School of Culture and Communication - Research Publications

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    Funding the arts : by Andrew Pinnock, Abingdon, UK, Routledge, 2024, 1–280 pp., £39.99 (paperback), ISBN 978-0-367-07665-8
    Caust, J (Taylor and Francis Group, 2024)
    This book raises several important issues. It considers essentially the rationale behind decision-making in government arts funding and suggests that there are several flaws embedded in the process, as well as in the philosophy behind the decisions.
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    Influence of emotions on coping behaviors in crisis: a computational analysis of the COVID-19 outbreak
    Xu, H ; Muthya Sudheendra, S ; Huh, J ; Salecha, A ; Srivastava, J (Springer, 2024)
    Widespread public crises often give rise to the proliferation of sensationalized rumors and conspiracy theories, which can evoke a variety of public emotions. Despite the growing importance of research on the relationship between emotions and coping behaviors in crisis, a dearth of natural observation-based investigation has been limiting theory development. To address this gap, this study conducted computational research to study the U.S. public’s discrete emotions and coping behaviors during the COVID-19 outbreak crisis, analyzing Twitter data, Google Trends data, and Google Community Mobility data. The results revealed that anger and fear were relatively more prominent emotions experienced by the public than other discrete emotions. Regarding the impacts of emotions on coping behaviors, it was found that the prevalence of low-certainty and retreat emotions was related to increased information-seeking and information-transmitting behaviors. Also, the prevalence of both high-certainty and low-certainty emotions during the COVID-19 outbreak was positively related to the public’s compliance with public health recommendations.
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    Apathy: Disaffection, Enthusiasm, Fanaticism
    Gook, B (C. Hurst and Co., 2023)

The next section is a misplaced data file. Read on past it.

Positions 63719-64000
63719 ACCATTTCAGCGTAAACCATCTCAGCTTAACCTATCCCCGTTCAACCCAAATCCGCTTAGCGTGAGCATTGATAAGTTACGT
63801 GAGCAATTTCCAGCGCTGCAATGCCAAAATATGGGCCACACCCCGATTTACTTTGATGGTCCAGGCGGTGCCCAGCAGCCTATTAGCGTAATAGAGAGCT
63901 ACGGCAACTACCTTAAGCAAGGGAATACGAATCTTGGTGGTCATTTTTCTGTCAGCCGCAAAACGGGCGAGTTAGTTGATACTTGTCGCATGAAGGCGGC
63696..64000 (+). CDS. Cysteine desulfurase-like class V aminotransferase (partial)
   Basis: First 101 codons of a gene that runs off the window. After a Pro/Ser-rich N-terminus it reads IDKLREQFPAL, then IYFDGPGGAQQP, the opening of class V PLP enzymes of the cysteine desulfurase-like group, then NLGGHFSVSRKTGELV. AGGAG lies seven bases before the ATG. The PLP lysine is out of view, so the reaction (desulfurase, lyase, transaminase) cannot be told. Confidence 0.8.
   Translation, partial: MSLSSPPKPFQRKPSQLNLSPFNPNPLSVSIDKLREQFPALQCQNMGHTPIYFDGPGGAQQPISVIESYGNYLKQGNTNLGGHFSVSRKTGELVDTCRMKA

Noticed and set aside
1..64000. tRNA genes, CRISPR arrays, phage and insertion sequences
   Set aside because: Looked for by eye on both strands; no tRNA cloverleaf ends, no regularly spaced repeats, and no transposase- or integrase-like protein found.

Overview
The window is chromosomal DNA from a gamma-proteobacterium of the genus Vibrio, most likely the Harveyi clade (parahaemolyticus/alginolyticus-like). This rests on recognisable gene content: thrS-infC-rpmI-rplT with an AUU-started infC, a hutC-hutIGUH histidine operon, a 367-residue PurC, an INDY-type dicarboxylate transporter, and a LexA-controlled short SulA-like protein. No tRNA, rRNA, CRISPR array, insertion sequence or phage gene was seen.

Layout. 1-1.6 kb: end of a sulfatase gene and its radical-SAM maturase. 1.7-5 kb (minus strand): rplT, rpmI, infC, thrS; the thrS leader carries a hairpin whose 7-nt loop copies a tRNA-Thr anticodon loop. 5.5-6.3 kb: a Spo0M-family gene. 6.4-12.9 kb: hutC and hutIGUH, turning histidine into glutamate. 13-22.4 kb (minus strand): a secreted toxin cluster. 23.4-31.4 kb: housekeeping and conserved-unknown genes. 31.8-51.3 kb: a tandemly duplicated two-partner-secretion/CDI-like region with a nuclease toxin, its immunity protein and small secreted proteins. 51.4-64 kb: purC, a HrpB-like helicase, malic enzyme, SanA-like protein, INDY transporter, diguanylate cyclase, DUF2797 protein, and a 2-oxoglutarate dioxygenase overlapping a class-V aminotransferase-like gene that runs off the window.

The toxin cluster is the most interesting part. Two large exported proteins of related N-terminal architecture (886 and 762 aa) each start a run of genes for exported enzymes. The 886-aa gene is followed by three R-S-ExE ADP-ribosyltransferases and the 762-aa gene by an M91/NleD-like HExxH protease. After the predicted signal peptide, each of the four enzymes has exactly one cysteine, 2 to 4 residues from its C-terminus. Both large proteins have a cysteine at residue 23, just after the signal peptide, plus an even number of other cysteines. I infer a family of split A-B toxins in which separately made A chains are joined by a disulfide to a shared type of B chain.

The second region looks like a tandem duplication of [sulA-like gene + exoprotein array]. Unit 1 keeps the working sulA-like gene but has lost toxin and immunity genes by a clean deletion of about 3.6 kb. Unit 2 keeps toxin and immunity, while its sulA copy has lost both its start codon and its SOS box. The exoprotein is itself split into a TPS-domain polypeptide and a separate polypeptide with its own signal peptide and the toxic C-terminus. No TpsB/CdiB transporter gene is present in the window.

Charity, community, duty, and struggle are good – not only sanctified and rewarding but also good in themselves. And yet the evidence is that society at large is losing and devaluing commitment to others: we live in times diagnosed as consisting of social pathologies and a-pathologies – where, curiously, apathy is taken as a variant of, rather than existing in opposition to, pathology. Fascinated, for obvious reasons, with their diminishing share of trust, older print and broadcast news media have exhaustively analysed the rise of social media bubbles and echo chambers, trolls, and splenetic outbursts, discovering that the profitability of these emergent media forums depends on the speed and energy of their communications, and that unsurprisingly, anger sells. Aggrieved fury would appear to be a dominant emotional state of our times. More reflective commentators, including William Davies in the UK and Joseph Vogl in Germany – both acknowledging the same condition where ‘knowledge becomes more valued for its speed and impact than for its cold objectivity, and emotive falsehood often travels faster than fact’ – observe that it can generate an emotional state in which ‘otherwise peaceful situations can come to feel dangerous, until eventually they really are’.
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    Cult of the Archaic: The Swindle of Fascist Fulfilment [Review of the book Late Fascism: Race, capitalism and the politics of crisis, by Alberto Toscano]